February 2024 Investment Summary

February’s 2024 Investment Summary revisits January’s market performance and highlights key trends and opportunities for the month ahead. The more cautious of investors can often expect to be filled with optimism at the start of the year due to the ‘January effect’, which usually determines sentiment for the entire year based on how well (or poorly) financial markets perform. But are they feeling the love so far?

After the excitement of the fourth quarter of 2023, January started off rather cautiously. That said, as we moved through the month we witnessed reasonable returns, with the exception of the UK and China. Notably, Japan stood out as an outlier, experiencing a very strong month.


Source: Bloomberg Finance L.P.


In fixed income, we saw very modest movement in rates after the considerable rally of last quarter. The US GDP print of 3.3% surprised to the upside, resulting in a slight uptick in yields. We believe that markets are being far too optimistic regarding rate cuts, and we look for yields to drift in the short-term. Please refer to our recent piece on this – click here.


Two-Year UK Gilts

Source: Bloomberg Finance L.P.


Two-Year US Treasury Bonds Yields

Source: Bloomberg Finance L.P.


The Bank of England (BoE), European Central Bank (ECB), and the Federal Reserve Bank (Fed) have all pushed back on the prospects of very near-term rate cuts. However, all three at their latest meetings, acknowledged that rate cuts were likely if inflation continues to behave.

In our view, the current environment is positive for risk assets. Central banks will become less of a headwind for markets, having extended the pause of their tightening policy and potentially considering a shift towards easing. Economic growth has withstood the significant interest rate hikes of the past two years, with unemployment rates in the UK, US, and Eurozone at multi-decade lows. While the Eurozone and the UK have experienced only marginal growth (in contrast to the robust 3% growth in the US in 2023), there are promising signs of improvement. Strong labour markets have contributed to the stability of household incomes. If inflation stays subdued and central banks opt for even a slight reduction in rates, the outlook suggests a potential enhancement in growth.

Given all this we are increasing our exposure to both stocks and bonds and reducing cash. In fixed income we are increasing our holdings of intermediate (2yr – 10yr maturity) bonds. Additionally, in equities, we have added to our technology holdings.

Last year, simply buying the “Magnificent Seven” (Alphabet, Amazon, Apple, Meta, Microsoft, Nvidia, and Tesla) proved to be highly successful. This year we have seen wide dispersion in the performance of these seven stocks. Scrutiny of company specific features such as earnings and revenue growth are driving performance, rather than simply chasing momentum. This shift reflects a more nuanced approach that prioritises individual company features over broad market trends.


Source: Bloomberg Finance L.P.


So far, the favourable conditions for risk assets have not extended to the Chinese equity market. Following a challenging 2023, Chinese equities are continuing their downward trend. The Chinese government is intensifying its efforts to stimulate activity and halt the share price decline, with rumours of government sponsored purchases of equities abound. However, we remain sceptical about the success of these measures.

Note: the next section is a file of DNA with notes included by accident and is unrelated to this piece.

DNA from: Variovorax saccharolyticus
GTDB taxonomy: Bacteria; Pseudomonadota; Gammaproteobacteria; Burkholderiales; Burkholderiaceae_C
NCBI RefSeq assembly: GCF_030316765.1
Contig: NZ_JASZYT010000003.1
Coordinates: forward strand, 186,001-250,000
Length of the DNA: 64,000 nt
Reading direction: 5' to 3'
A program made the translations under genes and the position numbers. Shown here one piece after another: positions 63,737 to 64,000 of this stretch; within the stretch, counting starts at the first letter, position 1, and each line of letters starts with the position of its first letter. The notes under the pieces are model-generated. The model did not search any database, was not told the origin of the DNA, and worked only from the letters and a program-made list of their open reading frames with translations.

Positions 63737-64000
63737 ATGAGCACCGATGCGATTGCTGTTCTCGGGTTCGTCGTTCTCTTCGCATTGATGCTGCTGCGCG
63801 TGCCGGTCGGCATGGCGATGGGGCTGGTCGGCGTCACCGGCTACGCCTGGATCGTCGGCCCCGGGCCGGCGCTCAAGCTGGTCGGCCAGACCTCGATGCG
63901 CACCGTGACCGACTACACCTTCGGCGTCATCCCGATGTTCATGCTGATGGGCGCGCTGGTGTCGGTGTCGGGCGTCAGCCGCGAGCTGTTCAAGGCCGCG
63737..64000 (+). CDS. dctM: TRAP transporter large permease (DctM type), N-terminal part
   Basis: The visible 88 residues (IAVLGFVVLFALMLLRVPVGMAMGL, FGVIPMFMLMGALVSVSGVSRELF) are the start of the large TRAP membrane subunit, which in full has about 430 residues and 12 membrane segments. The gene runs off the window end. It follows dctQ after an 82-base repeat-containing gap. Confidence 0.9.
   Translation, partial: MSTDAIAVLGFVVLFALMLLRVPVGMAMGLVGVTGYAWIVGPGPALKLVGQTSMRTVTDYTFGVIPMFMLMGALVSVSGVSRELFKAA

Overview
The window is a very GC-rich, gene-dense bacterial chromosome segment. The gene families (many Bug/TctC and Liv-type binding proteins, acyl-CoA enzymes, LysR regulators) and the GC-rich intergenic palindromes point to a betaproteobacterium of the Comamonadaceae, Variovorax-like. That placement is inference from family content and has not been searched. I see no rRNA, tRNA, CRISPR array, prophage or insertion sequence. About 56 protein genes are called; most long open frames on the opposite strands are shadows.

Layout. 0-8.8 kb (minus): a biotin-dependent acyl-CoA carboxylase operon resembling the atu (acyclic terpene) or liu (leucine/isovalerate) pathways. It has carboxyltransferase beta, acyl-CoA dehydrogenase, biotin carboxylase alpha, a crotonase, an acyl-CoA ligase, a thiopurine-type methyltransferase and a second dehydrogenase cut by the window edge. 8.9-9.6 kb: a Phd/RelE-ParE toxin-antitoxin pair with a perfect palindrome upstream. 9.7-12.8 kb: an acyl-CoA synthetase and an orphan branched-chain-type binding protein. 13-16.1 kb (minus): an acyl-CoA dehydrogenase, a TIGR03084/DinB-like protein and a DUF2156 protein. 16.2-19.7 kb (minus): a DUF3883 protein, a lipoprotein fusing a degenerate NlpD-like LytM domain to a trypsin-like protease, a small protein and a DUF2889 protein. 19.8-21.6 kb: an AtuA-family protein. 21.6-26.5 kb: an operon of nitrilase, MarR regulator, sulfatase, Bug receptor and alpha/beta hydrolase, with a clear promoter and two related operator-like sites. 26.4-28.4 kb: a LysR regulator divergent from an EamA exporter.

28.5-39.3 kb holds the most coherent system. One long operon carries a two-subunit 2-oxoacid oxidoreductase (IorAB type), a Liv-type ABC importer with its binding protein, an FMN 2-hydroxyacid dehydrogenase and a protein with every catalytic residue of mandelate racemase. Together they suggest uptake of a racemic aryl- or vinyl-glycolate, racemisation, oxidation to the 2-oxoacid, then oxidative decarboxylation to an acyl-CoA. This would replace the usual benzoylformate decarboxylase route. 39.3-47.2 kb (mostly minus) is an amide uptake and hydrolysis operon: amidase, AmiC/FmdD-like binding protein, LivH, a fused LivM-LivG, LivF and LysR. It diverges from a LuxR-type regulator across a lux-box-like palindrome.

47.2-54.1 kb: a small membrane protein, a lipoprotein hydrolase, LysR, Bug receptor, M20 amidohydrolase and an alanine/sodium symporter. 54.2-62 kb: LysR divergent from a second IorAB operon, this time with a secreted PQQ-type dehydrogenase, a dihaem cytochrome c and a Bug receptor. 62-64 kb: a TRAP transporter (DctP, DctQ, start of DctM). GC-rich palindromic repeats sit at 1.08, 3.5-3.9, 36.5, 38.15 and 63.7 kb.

Source: Bloomberg Finance L.P.


Recent US economic data is affirming the Federal Reserve’s decision to abstain on near term interest rate cuts.  January witnessed a very strong gain in jobs and higher wages. This needs to be watched closely. If subsequent US data indicates an acceleration in economic activity, the possibility of interest rate cuts may diminish. Meanwhile, there has been modest improvement in the European and UK economic indicators, maintaining the current favourable environment characterised by decreasing inflation and positive growth, supporting the performance of risk assets.

However, there are looming risks on the horizon. The situation in the Middle East is escalating, with US air and missile strikes targeting the Houthis and various Iranian backed militias in Iraq and Syria, heightening the potential for a broader conflict. Additionally, the upcoming US presidential campaign, with President Biden and former President Trump expected to be confirmed as candidates, introduces uncertainties. Trump’s protectionist rhetoric is already raising concern among US allies and trading partners.

In navigating these uncertainties, a robust and vigilant risk management approach will be crucial.


Discover other interesting investment insights from our Chief Investment Officer Jeff Brummette on our News & Insights page, such as the recent Central Bank Update: Where are the rate cuts? or his take on the Houthis, the Red Sea, and inflation. Sign up below to receive similar content directly into your inbox.

Want to become an Oakglen client? Get in touch with one of our wealth team via the Contact Us page to hear more about our products and services, and how suitable they are for you and your personal circumstances.

Jeff Brummette
Chief Investment Officer


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